Another meeting place for seminars, workshops and other government-related functions could be in the works for Forsyth County.
A pending deal between the county and Lanier Technical College would allow the county to use an auditorium proposed for the Forsyth campus several days a month for 25 years.
In exchange, the county would pay $1 million toward construction of the facility.
In a work session Tuesday, commissioners directed County Attorney Ken Jarrard to draft a final version of the deal.
The agreement centers on a proposed 14,000-square-foot facility that would include, among other features, an auditorium, several large conference rooms and a catering kitchen.
"For the county, we're thinking of it in terms of the Forsyth County civic auditorium," Jarrard said.
According to the agreement, the facility would be named Lanier Technical College Economic Development Facility & Forsyth Civic Auditorium.
The county's contribution would come from the recently passed extension of the 1-cent sales tax. The specifics of the agreement call for the money to be turned over by year's end.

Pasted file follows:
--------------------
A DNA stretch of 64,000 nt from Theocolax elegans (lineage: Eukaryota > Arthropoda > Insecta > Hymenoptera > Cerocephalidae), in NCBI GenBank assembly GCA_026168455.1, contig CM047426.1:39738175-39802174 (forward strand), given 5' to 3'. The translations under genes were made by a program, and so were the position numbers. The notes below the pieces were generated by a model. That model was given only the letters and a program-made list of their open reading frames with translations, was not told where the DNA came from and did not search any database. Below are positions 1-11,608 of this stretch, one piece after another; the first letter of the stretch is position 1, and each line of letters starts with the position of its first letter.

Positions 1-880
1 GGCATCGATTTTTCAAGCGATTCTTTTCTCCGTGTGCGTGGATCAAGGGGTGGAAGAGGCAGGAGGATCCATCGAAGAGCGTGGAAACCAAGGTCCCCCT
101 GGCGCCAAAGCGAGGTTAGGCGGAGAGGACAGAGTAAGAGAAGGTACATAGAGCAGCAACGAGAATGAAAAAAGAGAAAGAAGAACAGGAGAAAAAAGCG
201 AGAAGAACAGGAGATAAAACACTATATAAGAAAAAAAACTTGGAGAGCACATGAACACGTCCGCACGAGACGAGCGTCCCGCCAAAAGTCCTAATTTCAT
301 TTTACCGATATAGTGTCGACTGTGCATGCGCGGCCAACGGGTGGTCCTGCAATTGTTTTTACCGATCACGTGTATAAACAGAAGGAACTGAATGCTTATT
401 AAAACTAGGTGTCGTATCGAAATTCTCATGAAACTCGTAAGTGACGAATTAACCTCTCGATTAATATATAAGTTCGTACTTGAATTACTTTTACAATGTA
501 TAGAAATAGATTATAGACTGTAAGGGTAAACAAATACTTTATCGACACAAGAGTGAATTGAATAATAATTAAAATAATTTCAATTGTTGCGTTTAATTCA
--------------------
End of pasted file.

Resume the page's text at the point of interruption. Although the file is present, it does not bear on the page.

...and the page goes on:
In total, the project's price tag is $13.8 million.
Lanier Tech has received $12.8 million from the state for the project over the last couple years. The county's funding would seal the deal.
College president Michael Moye, who attended Tuesday's meeting, said Wednesday the project is on schedule and the state money is in place.
Commission Chairman Charles Laughinghouse said Tuesday he could envision the county using the facility for "dare I say Christmas luncheons or holiday luncheons ... and countywide employee meetings."
Commissioner Brian Tam suggested town hall meetings would be a good fit for the facility.
But one commissioner said the county doesn't need the auditorium.
"I don't truly see us using it a lot," Linda Ledbetter said. "I hope the county grows to the point where we do."
According to the agreement, the county would be able to use the facilities three days a month for the first 15 years, two days a month for the next five years and then 12 times a year for the final five years.
Jarrard could present the final draft as early as the Oct. 28 commission work session.
Moye said construction could begin as early as next month.